In New Jersey, there are several mountains to choose from. Baldpate Mountain and the Sourlands close by, and High Point among others to the north. Pyramid Mountain with its improbable Tripod Rock sounded interesting, but we were warned the trails remained treacherous with ice. We ended up choosing Mount Tammany because it has the greatest rise, the steepest climb and the ranger thought the trails would be passable.

Even though well trod, there was enough snow and ice remaining that we had to step from rock to rock to get traction.

Last year's seedheads still hung on the mountain laurels.

There were small treasures, like the squiggly leaves of poverty oats grass,

and big, rewarding views.

If enough people gazed out upon a view like this, with one ridge giving way to another, on and on into the mist of infinity, America might take more interest in its shared future.

This shrub, growing in the rocky clearing at the top of the mountain,

is actually an oak.

After climbing up on the red trail, we took the blue trail over the ridge and down the other side, through a giant blueberry patch beneath an open canopy of oaks. I imagine that shade-grown coffee bears its fruit in a similarly filtered light in central America.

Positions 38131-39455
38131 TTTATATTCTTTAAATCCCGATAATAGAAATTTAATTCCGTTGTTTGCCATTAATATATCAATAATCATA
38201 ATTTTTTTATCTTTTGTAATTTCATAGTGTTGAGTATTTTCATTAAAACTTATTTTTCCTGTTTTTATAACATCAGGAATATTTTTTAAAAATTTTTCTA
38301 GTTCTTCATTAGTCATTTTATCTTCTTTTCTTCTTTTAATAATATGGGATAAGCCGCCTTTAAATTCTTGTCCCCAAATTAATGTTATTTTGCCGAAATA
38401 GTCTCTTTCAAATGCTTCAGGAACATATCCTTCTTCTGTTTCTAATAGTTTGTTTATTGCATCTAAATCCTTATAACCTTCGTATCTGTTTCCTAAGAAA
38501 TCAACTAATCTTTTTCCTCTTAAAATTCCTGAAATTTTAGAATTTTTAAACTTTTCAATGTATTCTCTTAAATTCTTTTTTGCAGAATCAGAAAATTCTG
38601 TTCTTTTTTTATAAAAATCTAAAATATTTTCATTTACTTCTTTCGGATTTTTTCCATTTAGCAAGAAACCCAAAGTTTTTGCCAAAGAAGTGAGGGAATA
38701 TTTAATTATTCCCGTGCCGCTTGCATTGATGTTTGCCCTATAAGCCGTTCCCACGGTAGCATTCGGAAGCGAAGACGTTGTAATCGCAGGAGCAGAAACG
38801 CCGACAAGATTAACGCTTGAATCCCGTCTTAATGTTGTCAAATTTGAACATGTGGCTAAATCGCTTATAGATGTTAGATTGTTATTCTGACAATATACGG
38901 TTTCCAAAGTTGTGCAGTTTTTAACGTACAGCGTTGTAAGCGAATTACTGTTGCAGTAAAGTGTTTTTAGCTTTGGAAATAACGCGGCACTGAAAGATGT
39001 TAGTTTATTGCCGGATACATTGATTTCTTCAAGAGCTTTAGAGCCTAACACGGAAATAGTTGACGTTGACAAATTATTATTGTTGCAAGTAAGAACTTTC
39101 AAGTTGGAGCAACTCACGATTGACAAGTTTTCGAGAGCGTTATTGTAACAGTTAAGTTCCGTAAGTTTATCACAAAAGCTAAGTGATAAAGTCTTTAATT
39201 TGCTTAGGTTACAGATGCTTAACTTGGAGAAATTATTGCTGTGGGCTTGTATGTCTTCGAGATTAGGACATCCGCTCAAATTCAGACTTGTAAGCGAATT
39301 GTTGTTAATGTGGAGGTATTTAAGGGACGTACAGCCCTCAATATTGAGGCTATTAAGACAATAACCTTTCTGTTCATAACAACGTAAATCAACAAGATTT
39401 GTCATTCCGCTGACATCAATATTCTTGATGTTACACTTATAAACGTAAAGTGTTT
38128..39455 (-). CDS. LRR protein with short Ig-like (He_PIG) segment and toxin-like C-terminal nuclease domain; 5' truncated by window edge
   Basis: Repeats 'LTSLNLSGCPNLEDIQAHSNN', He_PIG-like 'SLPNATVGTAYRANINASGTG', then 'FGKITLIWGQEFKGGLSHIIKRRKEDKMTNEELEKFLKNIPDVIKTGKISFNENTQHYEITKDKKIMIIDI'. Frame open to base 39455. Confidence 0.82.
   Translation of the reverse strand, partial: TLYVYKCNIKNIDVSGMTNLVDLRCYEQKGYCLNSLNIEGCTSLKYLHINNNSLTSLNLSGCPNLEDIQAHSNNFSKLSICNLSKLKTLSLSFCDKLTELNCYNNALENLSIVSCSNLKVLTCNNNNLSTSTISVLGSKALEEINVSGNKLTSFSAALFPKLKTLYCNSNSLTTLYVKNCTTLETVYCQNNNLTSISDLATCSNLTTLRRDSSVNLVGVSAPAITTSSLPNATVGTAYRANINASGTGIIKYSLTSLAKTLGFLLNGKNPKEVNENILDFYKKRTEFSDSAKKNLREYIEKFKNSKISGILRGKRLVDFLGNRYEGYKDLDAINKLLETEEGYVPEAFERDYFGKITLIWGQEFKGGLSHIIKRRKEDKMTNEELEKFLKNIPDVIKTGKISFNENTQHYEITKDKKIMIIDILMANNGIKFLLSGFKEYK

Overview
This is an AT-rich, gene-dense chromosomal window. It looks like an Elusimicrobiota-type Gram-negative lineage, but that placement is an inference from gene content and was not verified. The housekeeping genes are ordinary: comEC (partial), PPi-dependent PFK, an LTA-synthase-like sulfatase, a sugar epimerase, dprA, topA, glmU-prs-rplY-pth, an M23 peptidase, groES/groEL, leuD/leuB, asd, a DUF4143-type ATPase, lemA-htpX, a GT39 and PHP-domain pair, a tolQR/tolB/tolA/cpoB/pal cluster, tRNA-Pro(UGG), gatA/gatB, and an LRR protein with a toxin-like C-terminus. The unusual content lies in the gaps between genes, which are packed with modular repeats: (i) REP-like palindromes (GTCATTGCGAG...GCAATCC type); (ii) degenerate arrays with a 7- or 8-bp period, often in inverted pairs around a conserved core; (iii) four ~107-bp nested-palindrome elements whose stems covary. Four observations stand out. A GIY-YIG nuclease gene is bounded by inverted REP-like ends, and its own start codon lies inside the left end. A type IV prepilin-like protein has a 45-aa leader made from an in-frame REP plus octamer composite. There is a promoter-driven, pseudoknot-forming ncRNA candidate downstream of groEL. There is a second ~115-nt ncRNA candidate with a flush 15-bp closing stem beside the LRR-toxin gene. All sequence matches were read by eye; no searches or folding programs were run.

The hike down could have been treacherous if not for soft snow that gave more traction along the edges. On the hardened snow of the trail, finding a safe place to step required keeping an eye on the snow. Subtle variations in the light reflecting off the frozen surfaces hinted which snow would be the least slippery. Somehow during the descent, with each step requiring quick decisions, I found time to speculate on whether this ancient honing of eyesight for the sake of survival finds modern application in the appreciation of how light plays on a canvas or a photograph.

Linear etchings in the rock suggested past presence of glaciers.

One of the blue trail's rewards is a beautiful stream leading down a valley to the parking area.

Here's a good natural representation of what in stream restoration is called a cross vein. The rocks, shaped like a "V" pointing upstream, focus the water's flow inwards to create a scouring action that over time scours out a deep pool. Constructed examples of this can be found in Princeton University's stream restoration just down the hill from the new chemistry building.

Icicles of many shapes decorated the streambank, like frozen tears suspended above the water's flow.

Monday, April 14, 2014

Dinky Wildlife